Shriver, whose mother Eunice Kennedy Shriver founded the Special Olympics, oversees a body that has around five million athletes with intellectual disabilities and holds 100,000 events around the world annually.
Events to mark this year’s anniversary include a “Global Day of Inclusion” at Soldier Field, Chicago, which hosted the first International Special Olympics Summer Games in July 1968.
Timothy Shriver, nephew of assassinated US president John F Kennedy, says he hopes ordinary people will help turn the tide of prejudice and enable their goal to be achieved.
“I think you can roll back prejudice significantly but not completely,” he told AFP in a phone interview from his office in Washington DC.
“The goal is to have unified sports in every school and club round the world. Not most, not some, not a good number, but all. I would say sports clubs at the moment, there are probably perhaps four percent who do.
“There is a long way to go but we live in an era when change can happen quickly and we think in our 50th anniversary it can happen.”
Shriver, a teacher by profession, who became chairman of the Special Olympics in 1996, says when ordinary people speak up the issue will gain momentum.
“When the average person says that and the health centre opens up and doctors treat them (people with intellectual disabilities) and schools are open as well as communities to them and a job is within reach, once we get to that tipping point of the community then we have a chance. And that is what we are looking for.”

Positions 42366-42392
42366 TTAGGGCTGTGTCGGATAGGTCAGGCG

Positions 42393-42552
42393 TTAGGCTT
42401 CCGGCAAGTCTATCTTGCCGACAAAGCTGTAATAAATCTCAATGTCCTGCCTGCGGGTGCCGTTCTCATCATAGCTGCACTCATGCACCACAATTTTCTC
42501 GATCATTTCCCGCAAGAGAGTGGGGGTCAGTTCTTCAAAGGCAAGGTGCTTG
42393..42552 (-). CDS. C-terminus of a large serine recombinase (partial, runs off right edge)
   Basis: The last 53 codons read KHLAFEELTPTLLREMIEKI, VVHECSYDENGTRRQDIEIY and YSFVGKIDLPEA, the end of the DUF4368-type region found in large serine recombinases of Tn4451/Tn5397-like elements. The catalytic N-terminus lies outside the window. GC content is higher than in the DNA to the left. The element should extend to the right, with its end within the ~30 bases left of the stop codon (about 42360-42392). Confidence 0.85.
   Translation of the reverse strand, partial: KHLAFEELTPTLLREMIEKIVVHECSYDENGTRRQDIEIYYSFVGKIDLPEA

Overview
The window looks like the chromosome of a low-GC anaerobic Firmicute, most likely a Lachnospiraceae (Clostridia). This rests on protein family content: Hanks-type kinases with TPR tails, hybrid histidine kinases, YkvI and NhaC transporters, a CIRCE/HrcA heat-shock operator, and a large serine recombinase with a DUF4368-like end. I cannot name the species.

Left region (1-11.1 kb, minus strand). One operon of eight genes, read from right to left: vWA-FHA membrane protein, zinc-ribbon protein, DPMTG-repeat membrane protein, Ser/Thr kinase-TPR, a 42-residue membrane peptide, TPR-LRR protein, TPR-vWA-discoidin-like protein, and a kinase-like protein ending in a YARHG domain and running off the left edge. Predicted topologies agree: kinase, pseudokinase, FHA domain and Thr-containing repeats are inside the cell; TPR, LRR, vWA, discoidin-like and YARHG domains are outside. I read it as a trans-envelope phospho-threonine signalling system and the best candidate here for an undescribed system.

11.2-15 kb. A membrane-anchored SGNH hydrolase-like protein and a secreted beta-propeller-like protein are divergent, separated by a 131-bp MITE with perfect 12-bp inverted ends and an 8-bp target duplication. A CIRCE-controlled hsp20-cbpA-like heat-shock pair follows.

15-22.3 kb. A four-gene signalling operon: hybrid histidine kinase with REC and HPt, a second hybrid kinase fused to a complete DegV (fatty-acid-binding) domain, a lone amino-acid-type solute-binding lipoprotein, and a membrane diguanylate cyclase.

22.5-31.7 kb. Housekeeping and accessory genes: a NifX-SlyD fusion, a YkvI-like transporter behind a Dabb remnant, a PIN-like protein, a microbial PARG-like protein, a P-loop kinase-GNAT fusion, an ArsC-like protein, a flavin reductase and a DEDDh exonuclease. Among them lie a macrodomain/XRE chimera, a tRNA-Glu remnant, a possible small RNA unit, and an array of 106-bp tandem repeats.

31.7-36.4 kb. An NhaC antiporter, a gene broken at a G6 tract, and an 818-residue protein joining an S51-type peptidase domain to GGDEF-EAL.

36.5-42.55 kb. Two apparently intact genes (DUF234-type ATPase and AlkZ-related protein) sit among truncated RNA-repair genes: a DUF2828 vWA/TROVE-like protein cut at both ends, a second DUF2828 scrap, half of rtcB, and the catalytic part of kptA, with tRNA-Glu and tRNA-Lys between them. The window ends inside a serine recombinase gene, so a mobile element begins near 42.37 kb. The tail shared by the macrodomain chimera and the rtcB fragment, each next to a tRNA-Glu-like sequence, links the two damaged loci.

– ‘Unfair and dehumanising’ –
Shriver’s organisation holds World Games every two years, alternating between summer and winter events, with the next competition in Abu Dhabi in 2019.
The Special Olympics offer more than 30 Olympic-style individual and team sports from alpine skiing to volleyball.
Shriver describes the amount of prejudice that still exists as “astonishing”.
“There are doctors who refuse to treat people with intellectual disabilities, healthcare institutions that say to mothers ‘your child is hopeless’, schools who don’t have programmes and companies who say we won’t hire people like you,” he said.
“It is infuriating, frustrating, unfair and dehumanising and this is why we exist, to oppose it and overcome it and end it. Until discrimination is ended we will not cease. That is the bottom line.”
– ‘Good will win’ –
Shriver, whose father Sargent is known as the architect of the “War on Poverty” in the 1960s and in 1972 was running mate to defeated Democrat presidential candidate George McGovern, is now pushing to reach the estimated 500,000 refugees with intellectual disabilities.
Special Olympics Europe Eurasia held a forum, “On the Margins”, in Amsterdam this week to draw attention to the issues facing refugees with intellectual disabilities attended by various UN bodies.
“When I had the chance to meet with Pope Francis I told him we stand for anyone who has been excluded, is on the periphery, anyone society has said does not belong here,” said Shriver.
“Our athletes say ‘come and play with us’. It is our DNA, we are not experts on refugees, or indeed a lot of problematic issues like gender and race but we are experts on the idea of including people and no one is better at that than our athletes.”
Shriver was a co-producer on the Steven Spielberg film “Amistad” about an revolt by African slaves on board a Spanish-owned slave ship and he believes there is a comparison between their leader, (Joseph) Cinque, and his athletes.
“The hero is not the people who helped but the unjustly incarcerated slave,” said Shriver. “He leads the rebellion, he leads and inspires the lawyers and challenges the constitution and wins his freedom.
“In this grim and dark time you have an iconic human being taking on the entire system, the bigotry and the slave trade and he wins and you have to remind yourself there are still good people out there and the good will win ultimately.
“It is not always obvious these days, but it will happen.”